Some international artists have expressed interest in taking part already, so Barnes hopes residents will allow them to stay in their homes for about six weeks, or for local businesses and community members, to offer monetary support to make the travel possible.
“Since I’m more of a 2-D artist, I think we’d also try to include some 2-D artists to come as well and have an art symposium of painters and drawers,” Barnes said. “We may host a studio space somewhere in the school district and that’s just pending.”
She said it is important for school staff to be involved with efforts like the Symposium in order to make students cultured citizens.
“Something like this Sculpture Symposium, it’s about art, but it’s about working together and cooperating with a lot of people who are wanting to come here because of the great school system, the businesses, the community, opportunity for growth, our athletics department,” Barnes said. “I want them to see how we cooperate together and work as a team.”
From a community perspective, she said the Symposium will be significant.
“I was trying to explain this to somebody the other day, that if we pull this off it’s kind of like having the Olympics for arts here in Liberty Hill,” Barnes said. “We’re inviting local artists too. If we’re hosting people from other countries we’re going to have a flag ceremony. It’s going to be a big, statewide event, but also a national event right here in Liberty Hill.
“We may start off small for this fall, but we hope to build on that and invite more artists,” she added. “As long as we have financial support and backing; I have a lot of interest from contacts that would be willing to come and share their art with us. It’s great for our community.”
She said she has already discussed the idea with her students who express excitement at the possibility.
“I think as an art teacher it’s my job to promote the arts in the community and to inspire that understanding and love of learning,” Barnes said.
She enjoys working with the LHIS staff, who she says is always helpful and caring.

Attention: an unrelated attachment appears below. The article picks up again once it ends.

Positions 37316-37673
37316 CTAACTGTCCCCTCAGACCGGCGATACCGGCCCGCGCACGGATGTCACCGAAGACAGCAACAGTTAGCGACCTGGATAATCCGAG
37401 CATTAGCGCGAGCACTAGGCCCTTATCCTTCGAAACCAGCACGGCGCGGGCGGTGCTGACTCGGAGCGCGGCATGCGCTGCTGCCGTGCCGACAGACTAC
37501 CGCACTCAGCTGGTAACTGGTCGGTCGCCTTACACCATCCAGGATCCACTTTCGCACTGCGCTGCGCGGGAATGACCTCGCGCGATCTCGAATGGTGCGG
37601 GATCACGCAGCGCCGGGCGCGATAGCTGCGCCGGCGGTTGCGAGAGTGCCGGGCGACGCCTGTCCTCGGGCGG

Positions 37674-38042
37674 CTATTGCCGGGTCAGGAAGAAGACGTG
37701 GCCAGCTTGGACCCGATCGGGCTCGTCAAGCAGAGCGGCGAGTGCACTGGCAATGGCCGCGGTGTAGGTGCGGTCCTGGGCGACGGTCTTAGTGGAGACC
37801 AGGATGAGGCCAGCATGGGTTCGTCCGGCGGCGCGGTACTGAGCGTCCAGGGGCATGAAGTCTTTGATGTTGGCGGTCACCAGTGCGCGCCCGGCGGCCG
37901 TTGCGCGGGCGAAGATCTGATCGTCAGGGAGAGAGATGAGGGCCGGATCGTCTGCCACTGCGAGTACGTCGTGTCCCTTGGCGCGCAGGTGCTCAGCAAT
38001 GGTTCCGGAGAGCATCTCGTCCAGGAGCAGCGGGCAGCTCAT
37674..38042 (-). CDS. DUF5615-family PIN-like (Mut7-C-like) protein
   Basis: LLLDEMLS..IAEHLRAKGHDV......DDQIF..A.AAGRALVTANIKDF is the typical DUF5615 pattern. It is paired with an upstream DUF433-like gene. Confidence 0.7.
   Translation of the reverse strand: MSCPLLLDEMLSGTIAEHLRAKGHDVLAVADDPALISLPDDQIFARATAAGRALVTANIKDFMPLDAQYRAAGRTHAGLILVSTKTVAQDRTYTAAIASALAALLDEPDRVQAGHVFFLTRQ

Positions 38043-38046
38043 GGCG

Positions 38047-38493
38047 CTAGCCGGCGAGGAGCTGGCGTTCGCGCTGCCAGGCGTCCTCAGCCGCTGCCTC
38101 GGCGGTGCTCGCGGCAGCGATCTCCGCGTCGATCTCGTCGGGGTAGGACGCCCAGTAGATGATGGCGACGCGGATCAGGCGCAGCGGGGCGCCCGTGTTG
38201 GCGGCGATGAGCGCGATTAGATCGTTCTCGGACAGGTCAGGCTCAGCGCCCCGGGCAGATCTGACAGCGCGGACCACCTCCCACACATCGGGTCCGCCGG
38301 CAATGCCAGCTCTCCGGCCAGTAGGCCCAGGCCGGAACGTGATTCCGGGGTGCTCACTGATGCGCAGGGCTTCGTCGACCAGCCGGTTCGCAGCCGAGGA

“It feels like home,” Barnes said. “It’s a camaraderie. Everyone supports each other. Here, the school is behind your decisions. I have a nice, cool art room. Students at this age are so inquisitive. They want to learn and they’re so helpful.”
She has lived in Liberty Hill since 1997 and loves the cooperative spirit that envelops the community.
“When you see people they smile and say hi,” Barnes said. “Our school system is great. We have our local businesses that support what we do. We’ve got the parks, the Foundation Park, especially. My kids went through the community leagues here. They have volunteers who are just out to improve the community without pay. Plus, we have the Hill Country with pretty trees and rivers and things to do in nature.”
Barnes has three children, Kristy, who is married and is in the Army Reserve; and Kassidy and Logan, who are students at South Plains College. She also has two dogs and four cats. She grew up in West Texas where tumbleweeds and dirt roamed the land. Those elements still pop up in the abstract art work she does today.
“My personal art work is more about my inner strength and spirit,” Barnes said. “I’d like to work on sculptures and clay when the Symposium takes place. I would like to practice and experiment and find out more in that way.”
Barnes earned a teaching certificate from Texas Tech University after earning a BFA in drawing and painting. She later earned a master’s of art education from Texas Tech University Center at Junction. She previously taught at Idalou High School near Lubbock and at Round Rock ISD before joining the Liberty Hill ISD staff.
She invites the community out to LHIS Fine Arts Night from 6:30-8 p.m. on March 31 where students will showcase their talent and work in the arts.
“I would say to students to find the thing they’re passionate about and go for it,” Barnes said. “Make sure you can take care of your family but you want to be happy in your job and do what you love. That’s what I do all the time. It’s a lot of work, but it’s worth it in the end.”